About Ken Bernard

Ken Bernard

Kenneth ("Ken") R.L Bernard is a graduate the Harvard Affiliated Emergency Medicine Residency (HAEMR) at the Massachusetts General and Brigham and Women's Hospitals in Boston, Massachusetts. Dr. Bernard graduated from Yale in 2006 and continued his training at Harvard Medical School and Harvard Business School where he received his MD and MBA in 2011. As a member of the Turtle Mountain Band of Chippewa and an Indian Health Service Professions Scholar, Dr. Bernard's interests include minority health and advocacy, acute care access, emergency department operations, safety and quality, and leadership development. During residency he co-founded and implemented a pilot Leadership Development Course (LDC) for MGH Internal Medicine residents, which is now core educational curriculum for all MGH Internal Medicine trainees. He has also led leadership, teamwork and mindfulness work shops for the HAEMR residents. Currently he is working on creating the first Indian Health Service Emergency Department Inventory through a collaboration with Emergency Medicine Network (EMNet.org). His published works include topics such as critical care and resuscitation, evidence based emegency medicine practice, teamwork and leadership, and quality of care amongst US American Indian populations. He is a staff emergency physician in Tuba City, Arizona at the Tuba City Regional Health Care Corporation caring for patients from the Navajo and Hopi Nations. He lives with wife Kelly and their two dogs, Tully and Greta.

All posts by Ken Bernard

Knife and Gun Club: The Rez Edition

• June 7th, 2016

In 1989, Eugene Richards published the visual chronicle of scenes from the Denver Country Hospital Emergency Department.  Anyone who has worked in an emergency department (ED) would recognize the grainy photos that put on display the gruesome injuries that people incur as a result of senseless violence. Let’s face it — in addition to unscheduled primary… Read More…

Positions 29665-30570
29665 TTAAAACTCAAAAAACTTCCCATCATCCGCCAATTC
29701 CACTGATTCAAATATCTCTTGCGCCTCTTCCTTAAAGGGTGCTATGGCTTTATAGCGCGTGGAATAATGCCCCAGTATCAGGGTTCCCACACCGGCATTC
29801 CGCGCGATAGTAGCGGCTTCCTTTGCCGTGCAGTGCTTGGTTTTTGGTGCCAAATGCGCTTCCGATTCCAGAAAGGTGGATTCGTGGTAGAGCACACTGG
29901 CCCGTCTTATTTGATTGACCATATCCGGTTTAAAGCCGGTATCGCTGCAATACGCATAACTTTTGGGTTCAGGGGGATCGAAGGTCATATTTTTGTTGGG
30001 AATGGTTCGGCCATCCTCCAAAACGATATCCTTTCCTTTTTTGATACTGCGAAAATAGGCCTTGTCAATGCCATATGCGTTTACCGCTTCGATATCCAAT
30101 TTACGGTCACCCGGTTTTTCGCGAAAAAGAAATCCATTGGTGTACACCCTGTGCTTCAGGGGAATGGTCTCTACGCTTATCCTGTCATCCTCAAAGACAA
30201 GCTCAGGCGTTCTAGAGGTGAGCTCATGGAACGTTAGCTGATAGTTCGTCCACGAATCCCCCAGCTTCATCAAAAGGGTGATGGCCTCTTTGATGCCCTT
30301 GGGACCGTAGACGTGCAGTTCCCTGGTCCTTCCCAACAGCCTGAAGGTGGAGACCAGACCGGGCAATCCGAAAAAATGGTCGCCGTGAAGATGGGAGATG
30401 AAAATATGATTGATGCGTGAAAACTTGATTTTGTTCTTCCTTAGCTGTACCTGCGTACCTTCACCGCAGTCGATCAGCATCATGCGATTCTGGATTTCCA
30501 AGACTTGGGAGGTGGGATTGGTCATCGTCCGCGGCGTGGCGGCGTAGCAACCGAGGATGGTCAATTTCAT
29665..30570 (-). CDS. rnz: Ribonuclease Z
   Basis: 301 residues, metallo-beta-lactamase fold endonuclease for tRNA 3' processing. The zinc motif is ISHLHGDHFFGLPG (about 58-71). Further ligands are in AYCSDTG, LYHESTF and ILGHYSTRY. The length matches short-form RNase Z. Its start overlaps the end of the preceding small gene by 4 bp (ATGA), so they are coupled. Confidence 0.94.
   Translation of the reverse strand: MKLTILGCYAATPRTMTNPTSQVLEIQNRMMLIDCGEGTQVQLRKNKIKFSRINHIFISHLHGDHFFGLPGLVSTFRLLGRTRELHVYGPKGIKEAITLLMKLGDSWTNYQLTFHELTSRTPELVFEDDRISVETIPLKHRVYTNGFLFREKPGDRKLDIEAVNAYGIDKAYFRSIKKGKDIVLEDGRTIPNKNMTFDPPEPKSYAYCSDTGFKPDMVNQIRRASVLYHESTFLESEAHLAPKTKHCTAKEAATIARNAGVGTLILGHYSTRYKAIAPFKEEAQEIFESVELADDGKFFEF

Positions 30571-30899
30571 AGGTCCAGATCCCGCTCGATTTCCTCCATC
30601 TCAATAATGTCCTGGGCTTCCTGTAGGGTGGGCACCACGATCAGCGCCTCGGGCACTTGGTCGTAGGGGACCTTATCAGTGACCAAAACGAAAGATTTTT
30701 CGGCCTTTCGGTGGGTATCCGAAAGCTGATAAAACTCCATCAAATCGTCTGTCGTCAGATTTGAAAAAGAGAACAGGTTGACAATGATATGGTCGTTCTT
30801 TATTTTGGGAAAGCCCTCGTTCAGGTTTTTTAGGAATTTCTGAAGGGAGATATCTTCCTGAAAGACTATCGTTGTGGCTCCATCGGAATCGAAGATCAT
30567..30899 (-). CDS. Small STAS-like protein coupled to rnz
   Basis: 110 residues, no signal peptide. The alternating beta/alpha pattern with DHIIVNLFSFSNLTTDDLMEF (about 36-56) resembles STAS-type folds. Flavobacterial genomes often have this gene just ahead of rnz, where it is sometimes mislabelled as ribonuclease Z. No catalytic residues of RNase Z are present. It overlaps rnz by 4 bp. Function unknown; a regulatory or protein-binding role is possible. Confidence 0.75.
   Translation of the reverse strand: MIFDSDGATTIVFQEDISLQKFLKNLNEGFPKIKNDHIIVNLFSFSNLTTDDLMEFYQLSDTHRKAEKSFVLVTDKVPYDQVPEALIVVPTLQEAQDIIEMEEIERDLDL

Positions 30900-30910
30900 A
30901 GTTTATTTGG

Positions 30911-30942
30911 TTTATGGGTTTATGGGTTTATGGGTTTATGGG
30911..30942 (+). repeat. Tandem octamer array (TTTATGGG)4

Care in Crisis

• March 31st, 2016

I initially envisioned this post as an upbeat piece of advice for graduating residents who will soon go out into the world as healers.  For me, this transition was both anxiety-provoking and rewarding, so I wanted to help residents avoid the pitfalls and enjoy the pearls.  Look for that piece next month because after the… Read More…

The Outsiders

• December 23rd, 2015

A few weeks ago we had our first Thanksgiving in our new home, complete with turkey costumes for the dogs and my wife’s best green bean casserole to date. We really feel like roots are starting to take. What was I most thankful for this holiday season? A home, a family, and the opportunity to… Read More…


• October 6th, 2015

Over the past few weeks I experienced many firsts on the frontline in the Tuba City emergency department. Among many firsts are my first Diné words including yá’át’ééh (yah-tah-hey) which means hello in Diné Bizaad, and, in case you forgot, boozhoo (hello) in Anishinabemowin. So far simple greetings and polite courtesies are all I can… Read More…

Coming Home: Medicine from the Frontlines of Indian Country

• August 10th, 2015

Editor’s note: This is the first in a series of posts by Dr. Ken Bernard on his experience with the Indian Health Service.  Boozhoo, or, “Hello.” I start in the language of my ancestors, the Anishinaabe, which means “Original People.” This summer I will be starting my career as an emergency physician and returning to… Read More…